What are the best tips for practicing yoga with EDS or HSD?

A customized approach is necessary to minimize injury risk, but here are 7 of our top recommendations made for those with EDS/HSD in regards to a yoga practice:

  1. Focus on optimizing your alignment with each pose rather than how ‘deep’ you can take postures. The benefit of yoga for those with hypermobility is to gain stability and not to stretch as far as you can.
  2. Familiarize yourself with poses in a beginner class or one-on-one format, ideally led by a physical therapist or after being advised by a PT prior to starting in a group format.
  3. Find experienced teachers, but don’t rely on them to correct your form or make modifications to every pose. Even the best instructors simply cannot know what your body needs and cannot offer enough attention to do so during a group format.
  4. Do YOUR practice and don’t compare yourself to others. Someone with excessive joint laxity can easily make yoga poses ‘look good’, but that doesn’t mean it’s the safest expression of each posture for YOUR body.
  5. Know that many ‘cues’ you hear from a yoga instructor may not apply to you. If you hear an instructor encouraging you into a deeper stretch or to ride through some discomfort that may not be appropriate advice for your body. Advice to ‘just listen to your body’ may not be sufficient because you may experience pain hours after or even the next day.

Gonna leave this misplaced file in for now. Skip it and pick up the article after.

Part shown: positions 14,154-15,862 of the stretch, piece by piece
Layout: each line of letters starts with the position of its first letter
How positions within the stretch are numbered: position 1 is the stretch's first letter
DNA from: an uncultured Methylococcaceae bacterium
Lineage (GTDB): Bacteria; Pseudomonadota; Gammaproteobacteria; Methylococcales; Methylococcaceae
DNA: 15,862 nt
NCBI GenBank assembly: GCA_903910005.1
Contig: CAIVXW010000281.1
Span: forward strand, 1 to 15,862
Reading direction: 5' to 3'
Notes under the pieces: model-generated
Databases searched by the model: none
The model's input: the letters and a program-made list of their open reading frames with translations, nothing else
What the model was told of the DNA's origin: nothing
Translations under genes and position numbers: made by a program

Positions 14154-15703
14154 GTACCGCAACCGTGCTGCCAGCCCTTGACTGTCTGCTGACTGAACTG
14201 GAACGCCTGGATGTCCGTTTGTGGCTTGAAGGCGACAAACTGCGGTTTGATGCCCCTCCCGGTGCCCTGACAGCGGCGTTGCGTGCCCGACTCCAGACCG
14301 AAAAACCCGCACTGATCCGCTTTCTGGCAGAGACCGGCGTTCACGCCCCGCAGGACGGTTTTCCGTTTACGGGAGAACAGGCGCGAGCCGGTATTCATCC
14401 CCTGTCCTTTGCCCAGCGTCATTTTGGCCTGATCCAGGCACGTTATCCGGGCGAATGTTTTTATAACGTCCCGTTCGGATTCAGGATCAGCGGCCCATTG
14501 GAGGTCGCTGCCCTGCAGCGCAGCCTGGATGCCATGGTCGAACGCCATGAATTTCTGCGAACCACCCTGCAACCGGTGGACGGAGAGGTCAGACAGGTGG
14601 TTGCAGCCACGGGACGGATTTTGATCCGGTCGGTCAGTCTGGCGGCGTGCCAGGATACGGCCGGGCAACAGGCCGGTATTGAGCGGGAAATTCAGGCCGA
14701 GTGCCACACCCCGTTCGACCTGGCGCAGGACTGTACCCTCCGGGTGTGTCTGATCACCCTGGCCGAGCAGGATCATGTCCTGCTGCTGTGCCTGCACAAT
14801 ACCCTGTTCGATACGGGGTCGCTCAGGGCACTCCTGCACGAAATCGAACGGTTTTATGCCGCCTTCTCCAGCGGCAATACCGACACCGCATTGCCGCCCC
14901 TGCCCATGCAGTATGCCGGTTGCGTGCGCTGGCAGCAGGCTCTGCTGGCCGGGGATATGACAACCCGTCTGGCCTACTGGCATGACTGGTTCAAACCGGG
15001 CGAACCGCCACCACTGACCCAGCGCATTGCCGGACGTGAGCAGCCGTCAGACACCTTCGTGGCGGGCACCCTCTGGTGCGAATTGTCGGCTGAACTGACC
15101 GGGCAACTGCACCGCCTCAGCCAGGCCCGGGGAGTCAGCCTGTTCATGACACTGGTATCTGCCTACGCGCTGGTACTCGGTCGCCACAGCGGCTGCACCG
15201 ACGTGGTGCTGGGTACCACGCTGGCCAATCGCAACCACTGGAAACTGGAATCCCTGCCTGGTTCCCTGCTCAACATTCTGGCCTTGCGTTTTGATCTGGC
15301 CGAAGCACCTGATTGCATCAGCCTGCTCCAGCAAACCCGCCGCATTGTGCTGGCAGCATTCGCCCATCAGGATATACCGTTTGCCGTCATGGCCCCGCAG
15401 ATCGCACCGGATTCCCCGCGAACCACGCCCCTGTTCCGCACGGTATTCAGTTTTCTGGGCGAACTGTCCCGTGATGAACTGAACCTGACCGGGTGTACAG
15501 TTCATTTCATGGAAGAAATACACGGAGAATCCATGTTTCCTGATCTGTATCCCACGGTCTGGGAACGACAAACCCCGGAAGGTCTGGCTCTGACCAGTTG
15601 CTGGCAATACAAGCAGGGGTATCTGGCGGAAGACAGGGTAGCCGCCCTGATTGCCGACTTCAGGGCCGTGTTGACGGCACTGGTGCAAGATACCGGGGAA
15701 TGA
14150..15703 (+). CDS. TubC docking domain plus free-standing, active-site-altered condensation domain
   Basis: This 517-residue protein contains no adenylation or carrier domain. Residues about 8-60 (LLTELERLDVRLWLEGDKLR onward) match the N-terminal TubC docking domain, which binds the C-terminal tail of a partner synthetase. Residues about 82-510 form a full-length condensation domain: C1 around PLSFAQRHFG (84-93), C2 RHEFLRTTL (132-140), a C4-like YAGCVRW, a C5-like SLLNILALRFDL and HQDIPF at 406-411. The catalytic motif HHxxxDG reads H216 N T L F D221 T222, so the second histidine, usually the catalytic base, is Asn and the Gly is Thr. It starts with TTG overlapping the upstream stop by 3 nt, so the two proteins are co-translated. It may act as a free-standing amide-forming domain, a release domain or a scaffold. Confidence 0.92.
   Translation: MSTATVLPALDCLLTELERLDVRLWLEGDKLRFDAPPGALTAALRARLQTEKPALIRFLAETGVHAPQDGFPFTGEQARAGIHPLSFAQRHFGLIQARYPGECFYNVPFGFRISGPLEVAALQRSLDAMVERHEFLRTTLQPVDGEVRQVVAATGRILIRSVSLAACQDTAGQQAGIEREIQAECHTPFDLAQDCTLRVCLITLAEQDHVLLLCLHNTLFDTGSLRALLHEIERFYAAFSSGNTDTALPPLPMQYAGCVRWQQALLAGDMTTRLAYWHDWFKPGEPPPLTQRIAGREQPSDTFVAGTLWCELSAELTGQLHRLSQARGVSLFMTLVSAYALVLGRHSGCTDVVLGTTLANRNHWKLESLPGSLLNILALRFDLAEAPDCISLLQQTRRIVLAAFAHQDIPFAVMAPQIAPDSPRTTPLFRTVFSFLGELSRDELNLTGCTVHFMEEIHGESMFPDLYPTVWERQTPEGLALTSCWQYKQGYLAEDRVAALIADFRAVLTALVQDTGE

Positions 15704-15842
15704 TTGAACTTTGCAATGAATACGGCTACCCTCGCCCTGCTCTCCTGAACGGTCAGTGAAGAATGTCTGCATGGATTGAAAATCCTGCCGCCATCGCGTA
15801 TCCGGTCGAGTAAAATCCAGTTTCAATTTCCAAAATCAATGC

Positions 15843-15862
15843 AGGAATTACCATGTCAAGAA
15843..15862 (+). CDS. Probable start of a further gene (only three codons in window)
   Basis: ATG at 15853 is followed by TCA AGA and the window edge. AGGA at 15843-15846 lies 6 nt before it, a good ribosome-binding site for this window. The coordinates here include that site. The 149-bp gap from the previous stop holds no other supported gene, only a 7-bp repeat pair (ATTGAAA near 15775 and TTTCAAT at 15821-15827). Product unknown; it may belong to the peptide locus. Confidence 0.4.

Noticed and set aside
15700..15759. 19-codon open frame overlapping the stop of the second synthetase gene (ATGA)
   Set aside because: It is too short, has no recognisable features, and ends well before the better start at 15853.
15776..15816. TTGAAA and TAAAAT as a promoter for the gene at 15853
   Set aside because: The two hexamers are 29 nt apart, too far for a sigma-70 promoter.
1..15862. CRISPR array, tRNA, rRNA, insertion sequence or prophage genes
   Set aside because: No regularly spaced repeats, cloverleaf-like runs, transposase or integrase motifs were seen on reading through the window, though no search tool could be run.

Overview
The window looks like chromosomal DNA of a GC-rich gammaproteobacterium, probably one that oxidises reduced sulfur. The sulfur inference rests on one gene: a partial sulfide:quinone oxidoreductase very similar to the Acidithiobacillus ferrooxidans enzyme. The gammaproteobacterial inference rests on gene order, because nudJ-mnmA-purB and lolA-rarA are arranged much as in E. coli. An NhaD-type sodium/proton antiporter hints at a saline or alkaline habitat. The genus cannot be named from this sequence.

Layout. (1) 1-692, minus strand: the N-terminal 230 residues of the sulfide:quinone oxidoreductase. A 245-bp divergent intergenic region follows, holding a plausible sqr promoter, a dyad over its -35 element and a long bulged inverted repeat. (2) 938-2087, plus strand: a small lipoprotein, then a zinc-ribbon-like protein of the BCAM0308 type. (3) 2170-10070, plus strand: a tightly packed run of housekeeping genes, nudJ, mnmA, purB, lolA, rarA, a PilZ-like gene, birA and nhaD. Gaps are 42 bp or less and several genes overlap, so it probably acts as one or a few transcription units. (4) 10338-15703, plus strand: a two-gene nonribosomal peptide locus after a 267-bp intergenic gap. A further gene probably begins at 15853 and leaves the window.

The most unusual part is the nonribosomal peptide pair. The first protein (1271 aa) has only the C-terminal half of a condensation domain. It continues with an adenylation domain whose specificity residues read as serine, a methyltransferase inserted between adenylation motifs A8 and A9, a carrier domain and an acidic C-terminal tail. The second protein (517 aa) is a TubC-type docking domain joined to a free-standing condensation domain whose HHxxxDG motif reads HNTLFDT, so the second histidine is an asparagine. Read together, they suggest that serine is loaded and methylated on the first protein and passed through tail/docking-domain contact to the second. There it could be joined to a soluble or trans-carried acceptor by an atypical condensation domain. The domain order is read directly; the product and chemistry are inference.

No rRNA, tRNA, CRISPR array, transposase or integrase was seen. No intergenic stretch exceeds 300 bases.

6. Talk to your instructor before class. You don’t have to disclose any medical information that you aren’t comfortable with. In fact doing so may give you an artificial sense of safety when even well-informed instructors can’t guarantee your safety or customize things to you in a group setting. However, you may be more likely to stay safe and go at your own pace when you have already disclosed that you’re working with a PT and you may modify or opt out of things. Note that many studios have you fill out a medical form for liability purposes. Please don’t rely on instructors reading or understanding these forms to keep you safe.
  7. Opt out of ‘adjustments’. Hands-on guidance, corrections, and massage are all commonly referred to as adjustments in a yoga class. Be clear that your studio or instructor provides an opportunity to ‘opt out’ of these and do so. If you’re not sure, this is another thing to make clear when talking to the instructor before class or ask a physical therapist about. While some yoga adjustments would be perfectly safe, it’s not worth the risk of injury.

 

Conclusion

Both yoga and hypermobility are very complex topics. Hopefully this article offered some brief insight as to why this suggests working with a physical therapist or other health professional to best protect yourself and optimize your yoga practice while living with Ehler-Danlos Syndrome (EDS) and Hypermobility Spectrum Disorder (HSD).

About the Author

Dr. Sarah Collins is a physical therapist and yoga instructor with MovementX in Colorado Springs, CO. With over 10 years of experience, she helps people of all ages and abilities move their best so they can live their best. Dr. Collins believes in the importance of prioritizing each patient’s individual values and goals for a custom experience. She has a strong passion for getting and keeping her clients active through every stage of life.